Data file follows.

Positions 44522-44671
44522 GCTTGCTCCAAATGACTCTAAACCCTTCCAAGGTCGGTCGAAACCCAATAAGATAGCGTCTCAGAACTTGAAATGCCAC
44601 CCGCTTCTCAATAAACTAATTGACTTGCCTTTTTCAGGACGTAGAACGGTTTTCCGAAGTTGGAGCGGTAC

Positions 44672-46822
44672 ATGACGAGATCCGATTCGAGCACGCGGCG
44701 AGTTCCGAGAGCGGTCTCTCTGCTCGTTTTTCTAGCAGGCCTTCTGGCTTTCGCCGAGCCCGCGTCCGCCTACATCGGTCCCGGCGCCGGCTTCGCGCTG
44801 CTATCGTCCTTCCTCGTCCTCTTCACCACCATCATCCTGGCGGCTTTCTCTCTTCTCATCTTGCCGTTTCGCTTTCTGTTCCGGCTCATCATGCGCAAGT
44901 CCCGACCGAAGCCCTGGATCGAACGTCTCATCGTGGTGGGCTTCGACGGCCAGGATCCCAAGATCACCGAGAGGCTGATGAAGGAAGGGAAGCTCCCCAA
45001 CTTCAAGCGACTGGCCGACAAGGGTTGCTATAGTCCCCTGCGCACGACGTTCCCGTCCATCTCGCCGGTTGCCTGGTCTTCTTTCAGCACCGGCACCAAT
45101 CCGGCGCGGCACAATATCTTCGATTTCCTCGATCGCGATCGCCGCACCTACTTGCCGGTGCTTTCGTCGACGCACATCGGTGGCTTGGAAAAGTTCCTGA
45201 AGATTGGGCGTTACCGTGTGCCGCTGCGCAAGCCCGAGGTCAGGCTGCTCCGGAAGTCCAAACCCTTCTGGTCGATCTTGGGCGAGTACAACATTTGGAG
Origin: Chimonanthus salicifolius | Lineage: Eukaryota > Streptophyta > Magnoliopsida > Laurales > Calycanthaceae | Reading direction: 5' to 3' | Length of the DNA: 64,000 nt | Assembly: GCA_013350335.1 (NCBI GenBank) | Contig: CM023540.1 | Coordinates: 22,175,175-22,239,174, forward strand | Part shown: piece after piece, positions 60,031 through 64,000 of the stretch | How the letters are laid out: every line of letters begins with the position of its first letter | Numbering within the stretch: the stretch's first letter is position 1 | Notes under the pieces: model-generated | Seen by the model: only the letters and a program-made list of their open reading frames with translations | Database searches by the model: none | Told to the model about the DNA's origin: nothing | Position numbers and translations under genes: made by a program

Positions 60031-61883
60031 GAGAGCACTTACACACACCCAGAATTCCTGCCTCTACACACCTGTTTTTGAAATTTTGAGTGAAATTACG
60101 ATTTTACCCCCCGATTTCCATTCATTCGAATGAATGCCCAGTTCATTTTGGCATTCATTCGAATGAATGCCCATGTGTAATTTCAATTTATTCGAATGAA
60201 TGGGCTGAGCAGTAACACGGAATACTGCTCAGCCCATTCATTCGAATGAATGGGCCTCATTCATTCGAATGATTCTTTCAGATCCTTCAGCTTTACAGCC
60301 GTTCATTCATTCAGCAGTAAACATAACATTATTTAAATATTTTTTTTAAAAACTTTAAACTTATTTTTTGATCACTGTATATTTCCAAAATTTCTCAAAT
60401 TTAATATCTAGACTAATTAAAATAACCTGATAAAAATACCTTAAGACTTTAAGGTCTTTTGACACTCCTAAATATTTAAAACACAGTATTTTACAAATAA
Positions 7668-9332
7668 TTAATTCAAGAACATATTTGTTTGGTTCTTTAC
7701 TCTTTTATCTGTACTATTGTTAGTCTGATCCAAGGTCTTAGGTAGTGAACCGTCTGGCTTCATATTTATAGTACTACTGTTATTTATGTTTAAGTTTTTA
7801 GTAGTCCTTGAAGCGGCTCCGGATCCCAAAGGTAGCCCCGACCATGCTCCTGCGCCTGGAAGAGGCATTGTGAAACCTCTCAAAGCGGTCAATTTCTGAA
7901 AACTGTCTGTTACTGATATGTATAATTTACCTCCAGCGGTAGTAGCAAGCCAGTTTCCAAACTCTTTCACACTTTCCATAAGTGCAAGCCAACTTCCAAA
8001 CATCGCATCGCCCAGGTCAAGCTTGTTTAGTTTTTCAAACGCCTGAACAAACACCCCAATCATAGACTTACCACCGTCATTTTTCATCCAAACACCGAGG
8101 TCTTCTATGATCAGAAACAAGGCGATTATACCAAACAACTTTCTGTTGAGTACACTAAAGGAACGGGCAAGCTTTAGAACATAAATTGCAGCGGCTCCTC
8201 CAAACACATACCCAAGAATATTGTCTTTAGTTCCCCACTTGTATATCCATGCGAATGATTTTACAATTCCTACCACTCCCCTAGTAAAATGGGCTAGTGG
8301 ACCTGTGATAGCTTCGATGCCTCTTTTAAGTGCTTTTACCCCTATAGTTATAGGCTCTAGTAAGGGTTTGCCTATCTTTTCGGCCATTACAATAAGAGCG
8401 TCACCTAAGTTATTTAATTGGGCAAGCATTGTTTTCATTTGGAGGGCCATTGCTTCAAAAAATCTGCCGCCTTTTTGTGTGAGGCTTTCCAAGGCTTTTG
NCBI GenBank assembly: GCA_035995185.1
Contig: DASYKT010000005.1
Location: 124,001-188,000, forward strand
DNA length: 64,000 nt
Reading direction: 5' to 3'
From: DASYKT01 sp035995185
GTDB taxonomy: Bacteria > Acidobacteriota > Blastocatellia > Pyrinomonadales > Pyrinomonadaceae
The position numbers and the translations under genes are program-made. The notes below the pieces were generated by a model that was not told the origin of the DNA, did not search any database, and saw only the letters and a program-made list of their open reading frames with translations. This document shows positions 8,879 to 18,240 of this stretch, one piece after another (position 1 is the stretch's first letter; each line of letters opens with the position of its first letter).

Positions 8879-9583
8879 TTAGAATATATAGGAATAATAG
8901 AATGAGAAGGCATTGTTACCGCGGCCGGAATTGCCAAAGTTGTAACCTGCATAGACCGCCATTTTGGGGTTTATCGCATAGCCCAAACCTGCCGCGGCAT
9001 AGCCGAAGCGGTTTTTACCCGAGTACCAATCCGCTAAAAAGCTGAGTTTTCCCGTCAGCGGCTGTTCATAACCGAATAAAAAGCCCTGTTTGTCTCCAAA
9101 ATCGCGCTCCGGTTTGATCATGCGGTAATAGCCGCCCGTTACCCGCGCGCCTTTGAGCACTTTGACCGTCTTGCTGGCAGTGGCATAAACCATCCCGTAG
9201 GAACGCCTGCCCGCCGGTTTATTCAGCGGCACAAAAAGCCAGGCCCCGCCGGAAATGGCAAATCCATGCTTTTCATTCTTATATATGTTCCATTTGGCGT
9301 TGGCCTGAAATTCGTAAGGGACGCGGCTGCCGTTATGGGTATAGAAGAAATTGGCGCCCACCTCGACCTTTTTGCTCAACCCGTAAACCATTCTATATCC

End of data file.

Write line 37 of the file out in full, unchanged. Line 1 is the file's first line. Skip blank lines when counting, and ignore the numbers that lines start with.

Positions 8879-9583